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t(2;6)(p12;p25) IRF4/IGK

t(6;14)(p25;q32) IRF4/IGH

t(6;22)(p25;q11) IRF4/IGL

Written2012-04Itziar Salaverria, Reiner Siebert
Institute of Human Genetics, University Hospital Schleswig-Holstein Campus Kiel/Christian-Albrechts University Kiel, Kiel, Germany

(Note : for Links provided by Atlas : click)

Identity

ICD-Topo C420,C421,C424 BLOOD, BONE MARROW, & HEMATOPOIETIC SYS
Atlas_Id 1175
Note The t(6;14) translocation juxtaposing the immunoglobulin heavy chain gene to the IRF4 gene have been shown to activate the transcription factor MUM1/IRF4 in multiple myeloma and in a subtype of mature B-cell lymphomas (Iida et al., 1997; Salaverria et al., 2011). The translocation leads to the overexpression of the MUM1/IRF4 gene.
In multiple myeloma, IRF4 is similarly juxtaposed by an illegitimate IG switch recombination to the IG loci (Iida et al., 1997). Moreover, in multiple myeloma, expression of IRF4 is not only driving those cases with IG/IRF4-fusion but is also essential for survival in cases lacking this translocation (Shaffer et al., 2008).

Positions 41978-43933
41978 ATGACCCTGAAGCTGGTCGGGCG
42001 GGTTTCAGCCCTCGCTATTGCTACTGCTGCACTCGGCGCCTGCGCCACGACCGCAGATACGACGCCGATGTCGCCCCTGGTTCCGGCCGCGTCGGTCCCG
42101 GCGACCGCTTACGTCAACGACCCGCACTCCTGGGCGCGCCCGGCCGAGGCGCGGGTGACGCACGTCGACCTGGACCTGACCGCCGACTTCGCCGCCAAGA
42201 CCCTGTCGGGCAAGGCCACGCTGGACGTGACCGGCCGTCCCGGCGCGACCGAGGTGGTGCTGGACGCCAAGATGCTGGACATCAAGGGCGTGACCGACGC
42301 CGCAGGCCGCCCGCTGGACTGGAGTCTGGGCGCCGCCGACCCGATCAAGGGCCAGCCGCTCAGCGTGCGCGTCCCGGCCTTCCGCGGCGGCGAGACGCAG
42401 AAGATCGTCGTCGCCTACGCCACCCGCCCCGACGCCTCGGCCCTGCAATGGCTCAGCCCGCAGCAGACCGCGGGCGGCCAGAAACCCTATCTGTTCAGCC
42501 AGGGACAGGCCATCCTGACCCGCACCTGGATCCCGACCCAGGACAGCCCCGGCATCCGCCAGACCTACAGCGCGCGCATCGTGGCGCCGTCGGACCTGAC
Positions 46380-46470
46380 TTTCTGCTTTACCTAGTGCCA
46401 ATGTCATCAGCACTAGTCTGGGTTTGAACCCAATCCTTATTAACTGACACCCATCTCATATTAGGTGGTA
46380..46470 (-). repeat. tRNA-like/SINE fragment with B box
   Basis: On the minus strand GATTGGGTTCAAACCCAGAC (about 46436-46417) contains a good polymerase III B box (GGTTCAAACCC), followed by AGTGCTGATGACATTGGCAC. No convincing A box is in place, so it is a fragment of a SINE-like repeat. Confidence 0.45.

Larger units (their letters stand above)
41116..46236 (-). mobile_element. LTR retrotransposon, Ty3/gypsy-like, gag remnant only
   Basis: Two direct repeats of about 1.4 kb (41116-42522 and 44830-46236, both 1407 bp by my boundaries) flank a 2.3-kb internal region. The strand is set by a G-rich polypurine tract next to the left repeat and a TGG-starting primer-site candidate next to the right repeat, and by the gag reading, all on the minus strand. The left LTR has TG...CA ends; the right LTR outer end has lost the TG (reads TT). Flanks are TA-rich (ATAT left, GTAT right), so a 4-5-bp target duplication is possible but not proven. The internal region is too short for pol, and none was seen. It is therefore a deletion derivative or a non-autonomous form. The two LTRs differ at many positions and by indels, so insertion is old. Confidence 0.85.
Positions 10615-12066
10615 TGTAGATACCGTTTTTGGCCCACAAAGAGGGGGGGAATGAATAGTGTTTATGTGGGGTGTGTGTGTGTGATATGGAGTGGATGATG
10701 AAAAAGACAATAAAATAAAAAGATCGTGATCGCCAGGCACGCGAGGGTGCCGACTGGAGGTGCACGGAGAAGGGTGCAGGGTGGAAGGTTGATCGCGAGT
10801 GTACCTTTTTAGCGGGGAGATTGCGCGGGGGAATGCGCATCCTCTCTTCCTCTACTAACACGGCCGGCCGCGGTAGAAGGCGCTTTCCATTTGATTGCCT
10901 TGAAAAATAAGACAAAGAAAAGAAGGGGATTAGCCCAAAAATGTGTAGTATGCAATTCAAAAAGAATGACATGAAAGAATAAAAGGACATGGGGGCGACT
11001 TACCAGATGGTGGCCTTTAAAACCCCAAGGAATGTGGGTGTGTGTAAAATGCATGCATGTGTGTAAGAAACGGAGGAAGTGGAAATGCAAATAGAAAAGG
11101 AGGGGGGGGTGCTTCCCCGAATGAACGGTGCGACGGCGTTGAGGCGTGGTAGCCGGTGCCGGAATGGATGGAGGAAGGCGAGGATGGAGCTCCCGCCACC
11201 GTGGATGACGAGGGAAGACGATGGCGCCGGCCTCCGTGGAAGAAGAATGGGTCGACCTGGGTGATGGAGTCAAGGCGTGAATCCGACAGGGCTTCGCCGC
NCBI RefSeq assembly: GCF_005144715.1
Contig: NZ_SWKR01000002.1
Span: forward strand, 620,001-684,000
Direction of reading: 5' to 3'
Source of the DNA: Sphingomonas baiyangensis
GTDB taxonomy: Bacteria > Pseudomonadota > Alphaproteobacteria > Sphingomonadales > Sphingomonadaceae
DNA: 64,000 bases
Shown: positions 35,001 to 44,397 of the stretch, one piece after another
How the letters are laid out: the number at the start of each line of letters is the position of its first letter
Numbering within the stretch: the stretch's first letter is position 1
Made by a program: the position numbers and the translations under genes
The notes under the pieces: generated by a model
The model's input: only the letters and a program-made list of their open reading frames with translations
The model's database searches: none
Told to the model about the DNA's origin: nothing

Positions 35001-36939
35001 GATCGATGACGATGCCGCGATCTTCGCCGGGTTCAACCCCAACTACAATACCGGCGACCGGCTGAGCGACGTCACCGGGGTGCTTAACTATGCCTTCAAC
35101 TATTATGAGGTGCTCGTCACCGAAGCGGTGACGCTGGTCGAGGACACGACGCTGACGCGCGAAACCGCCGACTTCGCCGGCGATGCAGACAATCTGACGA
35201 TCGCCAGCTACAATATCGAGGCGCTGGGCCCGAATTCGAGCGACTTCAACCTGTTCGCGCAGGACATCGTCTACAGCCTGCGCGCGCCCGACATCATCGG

Specifically IGH/IRF4 and its variants fusions are associated with a subgroup of GC B-cell lymphomas composing follicular lymphoma grade 3 or centroblastic DLBCL characterized by coexpression of MUM1 and BCL6 in the absence of PRDM1/BLIMP1, a specific gene expression profile, and a disease onset predominantly in childhood or young adulthood (Salaverria et al., 2011).
 
  Fluorescence in situ hybridization (FISH) analyses for the detection of IRF4 breaks in, the signal constellation shows IRF4 breaks and IGH-IRF4 fusion in two cases of B-cell lymphoma respectively.

Clinics and Pathology

Disease Multiple myeloma (MM)
Phenotype / cell stem origin Plasma Cell. MUM1+/BCL6-/BLIMP1+.
Epidemiology Rare translocation, <1% (Tamura et al., 2000). Not one of the five recurrent IGH translocations in MM (Swerdlow et al., 2008).
Clinics Unknown.
Prognosis As a result, the MUM1/IRF4 gene is overexpressed, an event that contributes to tumorigenesis. The clinical significance of this alteration in MM remains unknown.

Disease B-cell lymphoma, follicular lymphoma, diffuse large B-cell lymphoma
Phenotype / cell stem origin Germinal Center derived. MUM1+/BCL6+/BLIMP1-.
Epidemiology Rare translocation. Present in 15% and 2% of the pediatric and adult GCB derived B-cell lymphomas respectively (Salaverria et al., 2011).